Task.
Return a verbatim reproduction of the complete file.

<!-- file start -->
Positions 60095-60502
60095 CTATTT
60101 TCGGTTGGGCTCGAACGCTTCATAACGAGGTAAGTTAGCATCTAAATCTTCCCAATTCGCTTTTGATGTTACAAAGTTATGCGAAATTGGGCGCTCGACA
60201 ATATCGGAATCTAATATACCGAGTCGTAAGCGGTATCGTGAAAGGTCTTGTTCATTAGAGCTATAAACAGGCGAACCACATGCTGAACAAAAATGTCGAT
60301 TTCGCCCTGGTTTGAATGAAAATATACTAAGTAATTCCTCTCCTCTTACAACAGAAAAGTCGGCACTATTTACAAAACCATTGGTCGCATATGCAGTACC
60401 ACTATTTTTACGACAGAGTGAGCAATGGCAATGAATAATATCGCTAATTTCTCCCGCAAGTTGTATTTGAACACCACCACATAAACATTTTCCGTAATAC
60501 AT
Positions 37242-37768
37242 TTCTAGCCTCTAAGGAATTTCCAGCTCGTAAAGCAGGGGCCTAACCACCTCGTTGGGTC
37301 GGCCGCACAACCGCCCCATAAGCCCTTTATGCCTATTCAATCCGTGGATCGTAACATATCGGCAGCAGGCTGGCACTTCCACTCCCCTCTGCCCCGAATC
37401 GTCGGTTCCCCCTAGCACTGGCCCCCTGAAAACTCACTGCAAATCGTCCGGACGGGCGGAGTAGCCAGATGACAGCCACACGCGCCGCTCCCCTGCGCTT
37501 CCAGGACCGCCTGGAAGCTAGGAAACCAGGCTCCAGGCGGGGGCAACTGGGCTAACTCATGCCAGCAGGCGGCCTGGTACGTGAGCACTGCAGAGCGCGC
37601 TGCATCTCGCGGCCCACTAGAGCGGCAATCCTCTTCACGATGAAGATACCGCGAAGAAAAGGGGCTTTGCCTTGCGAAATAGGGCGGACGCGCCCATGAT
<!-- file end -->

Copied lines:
Positions 60095-60502
60095 CTATTT
60101 TCGGTTGGGCTCGAACGCTTCATAACGAGGTAAGTTAGCATCTAAATCTTCCCAATTCGCTTTTGATGTTACAAAGTTATGCGAAATTGGGCGCTCGACA
60201 ATATCGGAATCTAATATACCGAGTCGTAAGCGGTATCGTGAAAGGTCTTGTTCATTAGAGCTATAAACAGGCGAACCACATGCTGAACAAAAATGTCGAT
60301 TTCGCCCTGGTTTGAATGAAAATATACTAAGTAATTCCTCTCCTCTTACAACAGAAAAGTCGGCACTATTTACAAAACCATTGGTCGCATATGCAGTACC
60401 ACTATTTTTACGACAGAGTGAGCAATGGCAATGAATAATATCGCTAATTTCTCCCGCAAGTTGTATTTGAACACCACCACATAAACATTTTCCGTAATAC
60501 AT
Positions 37242-37768
37242 TTCTAGCCTCTAAGGAATTTCCAGCTCGTAAAGCAGGGGCCTAACCACCTCGTTGGGTC
37301 GGCCGCACAACCGCCCCATAAGCCCTTTATGCCTATTCAATCCGTGGATCGTAACATATCGGCAGCAGGCTGGCACTTCCACTCCCCTCTGCCCCGAATC
37401 GTCGGTTCCCCCTAGCACTGGCCCCCTGAAAACTCACTGCAAATCGTCCGGACGGGCGGAGTAGCCAGATGACAGCCACACGCGCCGCTCCCCTGCGCTT
37501 CCAGGACCGCCTGGAAGCTAGGAAACCAGGCTCCAGGCGGGGGCAACTGGGCTAACTCATGCCAGCAGGCGGCCTGGTACGTGAGCACTGCAGAGCGCGC
37601 TGCATCTCGCGGCCCACTAGAGCGGCAATCCTCTTCACGATGAAGATACCGCGAAGAAAAGGGGCTTTGCCTTGCGAAATAGGGCGGACGCGCCCATGAT